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Embrace Alabama Kids Helps Prepare Children for School

As a grandmother raising her granddaughter, Linda has some of the same worries many parents do. She wants her granddaughter to be healthy and happy. She prays she and her husband are meeting the child’s emotional needs, and she hopes her granddaughter will always know she’s loved.

One thing Linda doesn’t have to worry about is whether 4-year-old Madison will be ready to start kindergarten. Thanks to the Parents as Teachers program, a national initiative offered in Covington County by Embrace Alabama Kids, Madison is on track to thrive once she starts school. “This program has been such a blessing,” Linda said. “We’re doing everything we can to get her off to a good start so that she will be successful.”

Preparing children for school is one of the most important things parents or caregivers can do, according to Laura Wilkinson, Parent Educator with Embrace Alabama Kids.  For many, that means helping children write their names, count to 20, and recognize shapes. They likely don’t give much thought, however, to helping them develop the muscles and pincer grasp necessary to hold a pencil.

“Unless you’re a child development major, you don’t know this stuff,” Wilkinson said.

“The parent is going to be the child’s first and most influential teacher, and we want to show them fun ways they can help their children reach their full potential.”

The program is open to families in Covington County with babies, toddlers, and preschoolers, if someone in the family receives Medicaid benefits.  The focus is on four areas of development: cognitive, language, social and emotional, and motor.

In addition to introducing fun and easy activities, Wilkinson provides valuable information about child development, tips for helping children learn new skills, and explanations about why certain activities are important at each stage of development. “It may explain that at this age, this part of the child’s brain is developing, and this particular activity helps with that,” Wilkinson said. “Once you know that, you want to do it again and again.”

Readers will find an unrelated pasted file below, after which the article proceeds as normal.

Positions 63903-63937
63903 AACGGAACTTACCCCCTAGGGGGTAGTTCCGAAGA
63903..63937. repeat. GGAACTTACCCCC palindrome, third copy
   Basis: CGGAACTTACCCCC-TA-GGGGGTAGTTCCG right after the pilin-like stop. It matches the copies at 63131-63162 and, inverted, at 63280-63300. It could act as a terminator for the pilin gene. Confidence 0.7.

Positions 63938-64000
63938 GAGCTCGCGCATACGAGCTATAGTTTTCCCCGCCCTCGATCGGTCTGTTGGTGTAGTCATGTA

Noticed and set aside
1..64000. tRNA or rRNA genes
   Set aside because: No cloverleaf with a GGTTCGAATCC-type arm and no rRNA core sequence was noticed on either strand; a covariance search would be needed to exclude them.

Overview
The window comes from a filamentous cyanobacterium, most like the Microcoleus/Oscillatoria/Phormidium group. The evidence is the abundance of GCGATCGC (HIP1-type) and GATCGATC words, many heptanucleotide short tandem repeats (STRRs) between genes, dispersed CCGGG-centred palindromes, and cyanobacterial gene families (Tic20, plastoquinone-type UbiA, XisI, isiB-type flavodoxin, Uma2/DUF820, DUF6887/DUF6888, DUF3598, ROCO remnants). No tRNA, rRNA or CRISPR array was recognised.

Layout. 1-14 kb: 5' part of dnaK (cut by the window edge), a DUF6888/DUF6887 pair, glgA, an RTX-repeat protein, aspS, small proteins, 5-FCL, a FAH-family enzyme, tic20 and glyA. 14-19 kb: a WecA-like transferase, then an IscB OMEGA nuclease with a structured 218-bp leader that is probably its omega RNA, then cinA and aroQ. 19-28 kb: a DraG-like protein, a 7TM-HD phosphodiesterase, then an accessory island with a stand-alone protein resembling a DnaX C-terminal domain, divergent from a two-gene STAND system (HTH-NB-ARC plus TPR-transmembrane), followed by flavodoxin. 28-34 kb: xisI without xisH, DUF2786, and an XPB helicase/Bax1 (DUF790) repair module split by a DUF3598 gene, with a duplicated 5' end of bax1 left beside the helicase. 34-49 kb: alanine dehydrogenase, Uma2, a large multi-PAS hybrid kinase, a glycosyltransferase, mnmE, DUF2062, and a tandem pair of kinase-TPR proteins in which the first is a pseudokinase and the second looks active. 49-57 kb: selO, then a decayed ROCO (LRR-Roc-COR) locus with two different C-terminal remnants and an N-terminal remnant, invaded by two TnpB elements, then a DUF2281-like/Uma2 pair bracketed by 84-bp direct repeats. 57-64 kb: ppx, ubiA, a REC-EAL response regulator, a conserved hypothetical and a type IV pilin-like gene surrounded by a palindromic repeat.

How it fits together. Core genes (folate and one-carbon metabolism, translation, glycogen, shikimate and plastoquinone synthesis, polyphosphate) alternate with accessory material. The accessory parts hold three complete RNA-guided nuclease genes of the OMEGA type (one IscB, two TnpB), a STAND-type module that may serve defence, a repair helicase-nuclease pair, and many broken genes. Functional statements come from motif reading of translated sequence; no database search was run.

Laura Wilkinson, Parent Educator

Madison can’t wait for Wilkinson’s visits. “She is always curious to see what Ms. Laura’s bag of surprises holds each week,” Linda said.

“While she is having fun, she is learning, and I am also seeing how to make learning stick and how to make it fun and interesting.”

Madison recently used kitchen tongs to pick up cotton balls, which helped develop the fine motor coordination necessary for writing. “I like that the activities use what we have around the house. We don’t have to go out and buy special tools,” Linda said.

Reading is an important component. Wilkinson helps each family sign up for Dolly Parton’s Imagination Library, which provides free books each month for children ages birth to 5. She often gives additional books to the children she works with, as well as their older brothers and sisters. “At every visit, either I read a book to the child or the parent reads a book to the child. The goal is for someone in the house to read to the child every day.”

Madison isn’t the only one who has benefited from the program. Linda said Wilkinson has provided important parenting tips. “We relearned that boundaries need to be set and need to be firm,” she said. “Establishing a bedtime schedule and being consistent was something we were lax about, but this wasn’t good for her or us. She functioned better when she went to bed at a reasonable time and we were able to have a little down time.”

Linda said she is grateful for the support Wilkinson has provided. “We have learned how to handle challenges that come up with each age,” she said.

“I quickly came to see Laura as my ally. How fortunate we are that this program exists.”

Editor’s note: The child’s name, Madison, is used in this article in place of her actual name to protect her privacy.

Expanding Parents as Teachers in Alabama

Embrace Alabama Kids has expanded Parents as Teachers (PAT) curriculum to Mobile and Dothan. Ministry staff were already serving vulnerable children and families in these areas and PAT, paired with other parenting curriculum, is a natural fit for the existing programs in both locations.

In Mobile, a Parent Educator was added to the Babies First staff in September prior to curriculum being implemented in October. The Parent Education Program in Mobile was made possible by funding through the Alabama Dept. of Child Abuse and Neglect Prevention and The Children’s Trust Fund. 

In the Dothan area, ministry staff are also poised to expand this much needed program, serving children and families in need in Houston, Henry, Dale, Barbour and Geneva counties. Expansion of parent education in the Dothan area, made possible by the Daniel Foundation, will equip more children and families with school readiness and positive parenting.

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